Around 2,100 acres of land in the area, which the company calls the Asia Aluminum Industrial City, are reserved for the extrusion operations.

At the same time, the company will spend HK$3 billion (US$1HK$7.749) to build an aluminum panel plant with a designed annual capacity of 400,000 tons, which it expects to be operational by the end of 2005.

Asia Aluminum owns 60% of the plant, while company Chairman Kwong Wui Chun owns 20% in a personal capacity with the rest held by other strategic partners, said Chan.

With net cash of more than HK$950 million and an annual positive cash flow of around HK$250 million from its daily operations, Chan said the company won't be strained by going ahead with both projects.

Asia Aluminum is publicly listed on the main board of the Stock Exchange of Hong Kong under the stock code 930.

Wong Chia Peck, OsterDowJones, 65-6415-4082

Sibneft out of RusAl BOD.

Gateway 2 Russia, Russia 11 November 2003 20:09

Russian Aluminium (RusAl) EGM elected a new BOD on Nov. 10. In particular, Oleg Deripaska (GD with RusAl), Alexander Bulygin (GD with RusAl-Asset Management Co.), Guldjan Moldazhanova (RusAl), Stalbek Mishakov (Basic Element), Alexander Ushkevich (Basic Element) were elected to the 5-seat BOD.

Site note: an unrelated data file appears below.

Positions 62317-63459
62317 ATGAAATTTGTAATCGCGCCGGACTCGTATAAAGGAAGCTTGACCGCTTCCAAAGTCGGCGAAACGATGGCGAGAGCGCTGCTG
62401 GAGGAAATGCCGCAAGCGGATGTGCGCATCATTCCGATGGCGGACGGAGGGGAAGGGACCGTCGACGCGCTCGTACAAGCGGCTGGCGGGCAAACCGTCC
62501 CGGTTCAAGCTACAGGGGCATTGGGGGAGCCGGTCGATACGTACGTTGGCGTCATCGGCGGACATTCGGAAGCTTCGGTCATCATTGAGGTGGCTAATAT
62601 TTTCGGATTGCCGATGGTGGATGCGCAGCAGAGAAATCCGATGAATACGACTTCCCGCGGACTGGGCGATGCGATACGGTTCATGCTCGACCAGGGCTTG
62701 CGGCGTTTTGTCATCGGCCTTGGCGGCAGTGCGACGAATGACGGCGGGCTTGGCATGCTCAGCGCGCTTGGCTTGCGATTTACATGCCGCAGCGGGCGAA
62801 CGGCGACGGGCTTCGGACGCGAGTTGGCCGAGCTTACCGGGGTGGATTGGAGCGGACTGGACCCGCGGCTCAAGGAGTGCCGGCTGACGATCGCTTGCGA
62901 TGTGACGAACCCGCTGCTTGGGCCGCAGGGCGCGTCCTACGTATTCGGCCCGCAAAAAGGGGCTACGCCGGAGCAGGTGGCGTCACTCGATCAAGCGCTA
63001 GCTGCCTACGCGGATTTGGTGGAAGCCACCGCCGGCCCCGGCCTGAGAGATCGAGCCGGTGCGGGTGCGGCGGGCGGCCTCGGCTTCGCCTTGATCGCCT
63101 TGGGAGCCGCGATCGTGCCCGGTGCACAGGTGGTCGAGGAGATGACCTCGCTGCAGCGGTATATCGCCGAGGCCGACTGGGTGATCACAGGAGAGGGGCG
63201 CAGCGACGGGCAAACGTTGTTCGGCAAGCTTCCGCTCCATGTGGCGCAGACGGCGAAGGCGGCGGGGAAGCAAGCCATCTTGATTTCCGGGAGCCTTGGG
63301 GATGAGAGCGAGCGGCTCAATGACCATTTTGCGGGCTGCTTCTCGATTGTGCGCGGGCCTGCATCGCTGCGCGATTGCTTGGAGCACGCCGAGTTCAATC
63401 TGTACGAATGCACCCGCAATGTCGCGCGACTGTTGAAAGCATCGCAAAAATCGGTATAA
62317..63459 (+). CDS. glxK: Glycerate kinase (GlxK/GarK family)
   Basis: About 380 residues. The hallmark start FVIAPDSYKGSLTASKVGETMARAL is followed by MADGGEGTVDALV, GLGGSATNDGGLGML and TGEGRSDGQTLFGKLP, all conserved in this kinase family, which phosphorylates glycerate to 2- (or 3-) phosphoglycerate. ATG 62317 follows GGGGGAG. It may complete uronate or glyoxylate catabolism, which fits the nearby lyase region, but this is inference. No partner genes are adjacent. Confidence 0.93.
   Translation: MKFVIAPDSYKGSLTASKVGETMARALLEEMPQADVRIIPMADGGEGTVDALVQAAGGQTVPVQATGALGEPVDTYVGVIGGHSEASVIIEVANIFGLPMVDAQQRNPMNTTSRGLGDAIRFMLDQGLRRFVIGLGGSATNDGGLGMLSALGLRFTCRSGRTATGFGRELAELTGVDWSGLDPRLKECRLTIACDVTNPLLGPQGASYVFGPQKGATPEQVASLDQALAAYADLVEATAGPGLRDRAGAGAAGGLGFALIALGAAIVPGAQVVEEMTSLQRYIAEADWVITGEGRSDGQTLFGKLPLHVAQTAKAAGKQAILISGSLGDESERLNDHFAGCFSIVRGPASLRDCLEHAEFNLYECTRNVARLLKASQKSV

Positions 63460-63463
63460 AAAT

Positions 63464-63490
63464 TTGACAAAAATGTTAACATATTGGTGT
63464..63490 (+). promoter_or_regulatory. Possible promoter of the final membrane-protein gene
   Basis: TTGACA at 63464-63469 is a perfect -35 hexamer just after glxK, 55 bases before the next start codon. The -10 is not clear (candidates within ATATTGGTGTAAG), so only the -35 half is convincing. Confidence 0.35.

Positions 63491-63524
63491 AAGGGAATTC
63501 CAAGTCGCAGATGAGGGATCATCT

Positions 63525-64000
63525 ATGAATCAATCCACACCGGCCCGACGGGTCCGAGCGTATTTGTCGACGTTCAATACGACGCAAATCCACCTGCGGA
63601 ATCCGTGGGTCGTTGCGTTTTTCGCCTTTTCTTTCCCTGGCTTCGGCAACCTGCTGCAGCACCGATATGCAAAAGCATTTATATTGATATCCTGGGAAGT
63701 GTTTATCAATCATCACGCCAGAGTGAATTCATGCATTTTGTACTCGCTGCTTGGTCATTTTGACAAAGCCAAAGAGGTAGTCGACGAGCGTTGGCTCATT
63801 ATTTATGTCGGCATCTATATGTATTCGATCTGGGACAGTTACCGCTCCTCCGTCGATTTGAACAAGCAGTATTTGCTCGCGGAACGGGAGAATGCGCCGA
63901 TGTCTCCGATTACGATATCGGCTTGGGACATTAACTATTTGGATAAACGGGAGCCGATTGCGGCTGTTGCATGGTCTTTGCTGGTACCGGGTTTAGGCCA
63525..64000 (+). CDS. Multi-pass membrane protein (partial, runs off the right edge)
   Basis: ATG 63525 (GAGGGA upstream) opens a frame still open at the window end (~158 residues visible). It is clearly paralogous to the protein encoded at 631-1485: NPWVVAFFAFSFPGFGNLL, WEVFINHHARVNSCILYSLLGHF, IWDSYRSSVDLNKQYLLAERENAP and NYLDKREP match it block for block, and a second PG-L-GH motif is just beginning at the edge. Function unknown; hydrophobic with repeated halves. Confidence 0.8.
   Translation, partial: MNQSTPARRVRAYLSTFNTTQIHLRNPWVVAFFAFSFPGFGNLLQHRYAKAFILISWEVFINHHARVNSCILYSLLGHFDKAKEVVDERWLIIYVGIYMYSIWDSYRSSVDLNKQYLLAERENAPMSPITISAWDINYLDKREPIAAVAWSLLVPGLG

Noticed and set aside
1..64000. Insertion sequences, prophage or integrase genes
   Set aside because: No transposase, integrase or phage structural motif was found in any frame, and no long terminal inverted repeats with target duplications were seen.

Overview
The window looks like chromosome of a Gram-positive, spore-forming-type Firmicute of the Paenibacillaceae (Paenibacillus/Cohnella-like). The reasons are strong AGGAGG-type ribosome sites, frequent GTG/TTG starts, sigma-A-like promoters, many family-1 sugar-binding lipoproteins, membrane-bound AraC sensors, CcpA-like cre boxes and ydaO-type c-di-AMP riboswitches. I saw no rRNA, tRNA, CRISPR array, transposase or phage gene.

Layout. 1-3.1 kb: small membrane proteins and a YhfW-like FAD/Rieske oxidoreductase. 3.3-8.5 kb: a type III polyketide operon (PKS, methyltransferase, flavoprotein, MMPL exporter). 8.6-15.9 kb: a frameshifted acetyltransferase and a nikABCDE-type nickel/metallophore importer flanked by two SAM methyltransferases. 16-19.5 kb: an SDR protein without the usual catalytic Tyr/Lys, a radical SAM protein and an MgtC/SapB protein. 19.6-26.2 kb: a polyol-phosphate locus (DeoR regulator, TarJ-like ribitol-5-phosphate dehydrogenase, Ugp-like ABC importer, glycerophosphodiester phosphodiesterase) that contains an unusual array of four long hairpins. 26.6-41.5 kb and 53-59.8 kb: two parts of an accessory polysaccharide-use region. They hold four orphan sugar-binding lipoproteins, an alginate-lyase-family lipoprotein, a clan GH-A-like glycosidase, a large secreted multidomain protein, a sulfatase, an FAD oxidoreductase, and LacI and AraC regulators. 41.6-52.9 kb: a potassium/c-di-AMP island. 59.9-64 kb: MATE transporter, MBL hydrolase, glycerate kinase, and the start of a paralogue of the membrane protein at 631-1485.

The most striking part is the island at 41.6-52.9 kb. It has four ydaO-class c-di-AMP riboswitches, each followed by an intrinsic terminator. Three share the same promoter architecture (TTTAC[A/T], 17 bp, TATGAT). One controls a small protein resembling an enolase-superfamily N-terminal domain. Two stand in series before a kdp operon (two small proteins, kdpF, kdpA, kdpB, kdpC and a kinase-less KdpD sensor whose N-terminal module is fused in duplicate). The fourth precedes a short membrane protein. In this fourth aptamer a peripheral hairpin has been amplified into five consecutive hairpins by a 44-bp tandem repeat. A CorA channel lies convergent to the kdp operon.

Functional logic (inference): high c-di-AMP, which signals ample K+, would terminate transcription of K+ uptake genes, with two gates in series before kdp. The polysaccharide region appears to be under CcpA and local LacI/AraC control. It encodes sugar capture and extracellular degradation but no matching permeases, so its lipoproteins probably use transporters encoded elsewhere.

Former 8-seat Board of Directors had also reps. from Sibneft and Millhouse Capital UK Limited.

Another smelter, another sad story

The Spokesman-Review 11/13/03

Smelter's fate resonates across state, Bert Caldwell says.

Bert Caldwell The Spokesman-Review

They held a vigil for an aluminum smelter last week. No, it was not the Kaiser Aluminum Corp. plant in Mead. But the situation is all too familiar.

The Longview, Wash., smelter was shut down Feb. 27, 2001, within hours of its purchase by Michigan Avenue Partners. "I've never seen a plant go down so quickly," says Gaylen Prescott, a regional representative for the United Steelworkers of America.

Prescott worked at Longview for 20 years.

Michigan Avenue Chairman Mike Lynch obviously had no intention of operating the plant. His goal was an immediate sale of the smelter's electricity back to the Bonneville Power Administration, which obliged by paying him $226 million for the desperately needed megawatts.

Bonneville's purchases shut down every smelter in the Northwest in 2000-2001. Only two or three operating at minimal levels have restarted since then because of high electricity prices.